32. “It’s High Time” (Gentlemen Prefer Blondes) – Nice pun on “high” during this Prohibition Era – meaning both “at last” and “drinking.”

31. “So What?” – (Cabaret) – Miss Lotte Lenya and a rueful waltz.

30. “Keeping Cool with Coolidge” (Gentlemen Prefer Blondes) – A Charleston that was right for the stage show’s era.

29. “Remember?” (A Little Night Music) – Who but Sondheim would – or could — rhyme “boa” with “so a-dept?”

28. “Lonely Room” (Oklahoma!) – When we see what’s really on Jud Fry’s mind.

27. “Carried Away” (On the Town) – Too bad the song was, too.

26. “No Way to Stop It” (The Sound of Music) – And next week, we’ll see how 25 superior songs could find no way to stop being cut from the film versions of Broadway musicals.

Meanwhile, last week I gave a Broadway Sports Quiz. Did you get all of the 25 answers to the questions?

1. “Just when the fun’s beginning, comes the final inning.” (“Some Other Time” – On the Town)

2. “Her skin is tender as DiMaggio’s glove.” (“Bloody Mary” – South Pacific)

3. “Here’s to Tin Pan Alley, a Yankee rally, a show like Sally.” (“Homesick Blues” – Gentlemen Prefer Blondes)

4. “Now this is no bum steer: It’s from a handicapper who’s real sincere.” (“Fugue for Tinhorns” – Guys and Dolls)

5. “Land of the free, home of the brave, home of the Red Sox.” (“Boston Beguine” – New Faces of 1952)

6. Just say, ‘Bunt?! Are you nuts? With one out, two men on base, and a left-handed batter coming up, he’ll walk right into a triple play, just like it happened in the fifth game of the World Series in 1923.” (“One Hundred Easy Ways” – Wonderful Town)

7. “Instead of praising our goulash, they’re out praising the plays of Willie Mays.” (“Six Months out of Ev’ry Year” – Damn Yankees)

8. “At the gate are all the horses waiting for the cue to fly away.” (“Ascot Gavotte” – My Fair Lady)

9. “This act could play the Palladium, or even the Yankee Stadium.” (“Just in Time” – Bells Are Ringing)

10. “You’re the gold-medal kid with the heavyweight crown.” (“Jet Song” – West Side Story)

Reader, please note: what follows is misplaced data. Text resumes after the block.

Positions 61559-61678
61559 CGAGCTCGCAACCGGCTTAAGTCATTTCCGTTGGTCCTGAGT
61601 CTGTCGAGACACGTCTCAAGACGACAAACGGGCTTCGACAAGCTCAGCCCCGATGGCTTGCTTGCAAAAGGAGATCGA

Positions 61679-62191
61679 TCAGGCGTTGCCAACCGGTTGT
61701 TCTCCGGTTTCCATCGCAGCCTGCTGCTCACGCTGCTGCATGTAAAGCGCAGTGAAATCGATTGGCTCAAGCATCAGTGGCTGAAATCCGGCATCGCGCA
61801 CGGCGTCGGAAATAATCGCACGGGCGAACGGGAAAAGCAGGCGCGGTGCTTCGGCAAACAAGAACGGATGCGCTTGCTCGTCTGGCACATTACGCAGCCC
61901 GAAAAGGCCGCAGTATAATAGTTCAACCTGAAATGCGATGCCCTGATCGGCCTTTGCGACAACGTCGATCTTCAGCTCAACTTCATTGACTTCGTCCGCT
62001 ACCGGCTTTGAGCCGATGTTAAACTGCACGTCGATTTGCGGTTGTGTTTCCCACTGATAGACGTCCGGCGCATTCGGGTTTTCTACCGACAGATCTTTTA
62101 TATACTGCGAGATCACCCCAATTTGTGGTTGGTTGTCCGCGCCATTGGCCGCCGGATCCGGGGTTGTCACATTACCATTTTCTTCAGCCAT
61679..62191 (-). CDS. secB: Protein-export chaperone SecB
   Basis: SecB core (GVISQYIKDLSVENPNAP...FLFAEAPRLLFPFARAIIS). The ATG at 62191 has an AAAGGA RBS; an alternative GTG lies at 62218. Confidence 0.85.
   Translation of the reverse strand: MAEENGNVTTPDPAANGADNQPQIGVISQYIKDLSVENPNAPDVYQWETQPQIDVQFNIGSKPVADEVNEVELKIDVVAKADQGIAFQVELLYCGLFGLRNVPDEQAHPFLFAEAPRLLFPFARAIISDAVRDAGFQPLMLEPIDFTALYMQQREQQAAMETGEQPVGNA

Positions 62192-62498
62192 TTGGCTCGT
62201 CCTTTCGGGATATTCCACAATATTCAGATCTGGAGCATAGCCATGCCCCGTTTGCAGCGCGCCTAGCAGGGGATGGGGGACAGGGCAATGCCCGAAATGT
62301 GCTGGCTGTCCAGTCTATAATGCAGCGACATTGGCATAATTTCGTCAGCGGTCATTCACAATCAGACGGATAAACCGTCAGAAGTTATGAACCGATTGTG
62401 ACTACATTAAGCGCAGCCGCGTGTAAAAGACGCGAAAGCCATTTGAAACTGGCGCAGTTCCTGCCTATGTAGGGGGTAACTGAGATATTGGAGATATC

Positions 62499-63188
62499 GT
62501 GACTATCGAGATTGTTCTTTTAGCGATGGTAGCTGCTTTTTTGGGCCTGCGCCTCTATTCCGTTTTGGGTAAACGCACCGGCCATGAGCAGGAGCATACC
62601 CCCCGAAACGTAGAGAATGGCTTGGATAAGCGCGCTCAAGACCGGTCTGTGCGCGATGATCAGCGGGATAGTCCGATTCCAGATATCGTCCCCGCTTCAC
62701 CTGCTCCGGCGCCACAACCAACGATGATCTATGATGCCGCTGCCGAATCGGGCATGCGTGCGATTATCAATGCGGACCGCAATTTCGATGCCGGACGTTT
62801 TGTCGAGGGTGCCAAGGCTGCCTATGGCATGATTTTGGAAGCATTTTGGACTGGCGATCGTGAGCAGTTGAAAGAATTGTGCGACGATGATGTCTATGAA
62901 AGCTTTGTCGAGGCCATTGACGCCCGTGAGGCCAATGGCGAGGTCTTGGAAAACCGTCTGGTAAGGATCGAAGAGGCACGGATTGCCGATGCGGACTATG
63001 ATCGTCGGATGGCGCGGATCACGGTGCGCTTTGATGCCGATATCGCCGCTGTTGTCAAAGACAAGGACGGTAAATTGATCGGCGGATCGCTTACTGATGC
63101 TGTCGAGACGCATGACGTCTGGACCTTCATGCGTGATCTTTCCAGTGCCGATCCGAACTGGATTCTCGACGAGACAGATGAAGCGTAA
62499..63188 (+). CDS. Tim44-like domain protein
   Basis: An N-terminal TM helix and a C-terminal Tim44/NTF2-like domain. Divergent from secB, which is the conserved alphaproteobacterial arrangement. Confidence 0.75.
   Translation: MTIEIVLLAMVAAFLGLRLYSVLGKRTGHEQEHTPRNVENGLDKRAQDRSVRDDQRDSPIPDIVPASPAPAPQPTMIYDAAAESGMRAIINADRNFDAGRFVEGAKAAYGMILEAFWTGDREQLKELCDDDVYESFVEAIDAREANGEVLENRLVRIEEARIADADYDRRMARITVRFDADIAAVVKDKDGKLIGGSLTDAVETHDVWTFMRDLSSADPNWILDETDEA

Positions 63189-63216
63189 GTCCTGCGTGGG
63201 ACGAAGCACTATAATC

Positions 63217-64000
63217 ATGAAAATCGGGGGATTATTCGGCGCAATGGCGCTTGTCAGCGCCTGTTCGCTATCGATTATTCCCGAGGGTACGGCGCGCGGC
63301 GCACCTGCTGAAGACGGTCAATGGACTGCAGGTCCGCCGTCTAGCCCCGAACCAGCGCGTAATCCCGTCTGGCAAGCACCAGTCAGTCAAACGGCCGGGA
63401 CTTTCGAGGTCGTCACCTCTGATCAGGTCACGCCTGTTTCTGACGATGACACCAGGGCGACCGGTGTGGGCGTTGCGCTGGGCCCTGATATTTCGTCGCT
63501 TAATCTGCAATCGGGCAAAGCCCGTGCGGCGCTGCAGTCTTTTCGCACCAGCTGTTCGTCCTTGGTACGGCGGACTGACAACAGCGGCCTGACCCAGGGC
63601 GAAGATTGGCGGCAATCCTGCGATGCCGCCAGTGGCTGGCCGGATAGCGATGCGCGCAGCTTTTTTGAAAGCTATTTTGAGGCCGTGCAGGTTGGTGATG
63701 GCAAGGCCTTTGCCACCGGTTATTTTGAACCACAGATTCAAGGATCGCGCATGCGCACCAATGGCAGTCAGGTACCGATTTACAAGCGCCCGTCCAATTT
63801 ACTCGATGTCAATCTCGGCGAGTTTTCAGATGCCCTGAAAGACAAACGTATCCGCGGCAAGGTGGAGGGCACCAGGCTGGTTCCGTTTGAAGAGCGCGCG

11. “They take bows, and you’re battin’ zero.” (“Rose’s Turn” – Gypsy)

12. “From the pitchers to the hitters, from the babies to their sitters.” (“Here’s Love” – Here’s Love)

13. “Bank on Friday? Golf on Saturday? Church on Sunday?” (“Simple” – Anyone Can Whistle)

14. “Don’t get lost at Korvette’s, or get signed by the Mets.” (“Come Back to Me” – On a Clear Day You Can See Forever)

15. “That’s right! Not bad! Karate can be lots of fun!” (“Pow! Bam! Zonk!” – It’s a Bird … It’s a Plane … It’s Superman!”)

16. “We will show you we’re the best team in the very Little League this year.” (“T-E-A-M” – You’re a Good Man, Charlie Brown)

17. “The Mets are winning, 3-to-1. The infield shows a lot of strength.” (“You and I, Love” – 70, Girls, 70)

18. “Took her bowling, in the arcade.” (“Summer Nights” – Grease)

19. “I was always running around shouting, ‘Gimme the ball, ‘Gimme the ball, ‘Gimme the ball, yeah!’” (“Hello, Twelve, Hello, Thirteen, Hello, Love” – A Chorus Line)

20. “Have an instructor here at noon — oh, and get that Don Budge fellow if he’s available.” (“I Think I’m Gonna Like It Here” – Annie)

21. “My backhand is clearly my forte. Shall we say the ball is in your court?” (“The Tennis Song” — City of Angels)

22. “Who would believe I’m enough of a fool to be taking the plunge after draining the pool?” (“Who Would Have Thought?” – The Goodbye Girl)

23. “It’s Braves and Giants, two to two; the pitcher’s name is Hub Purdue.” (“What a Game!” – Ragtime)

24. “We’re two of a kind, a perfect pair, a knockout in the ring.” (“Two of a Kind” – The Wild Party)

25. “The fake, the spin, the drive and then he’s in the paint. The pump, the jump, and he’s up in the air.” (“Michael Jordan’s Ball” – The Full Monty)

Also check out Peter’s column each Monday, Wednesday, and Friday at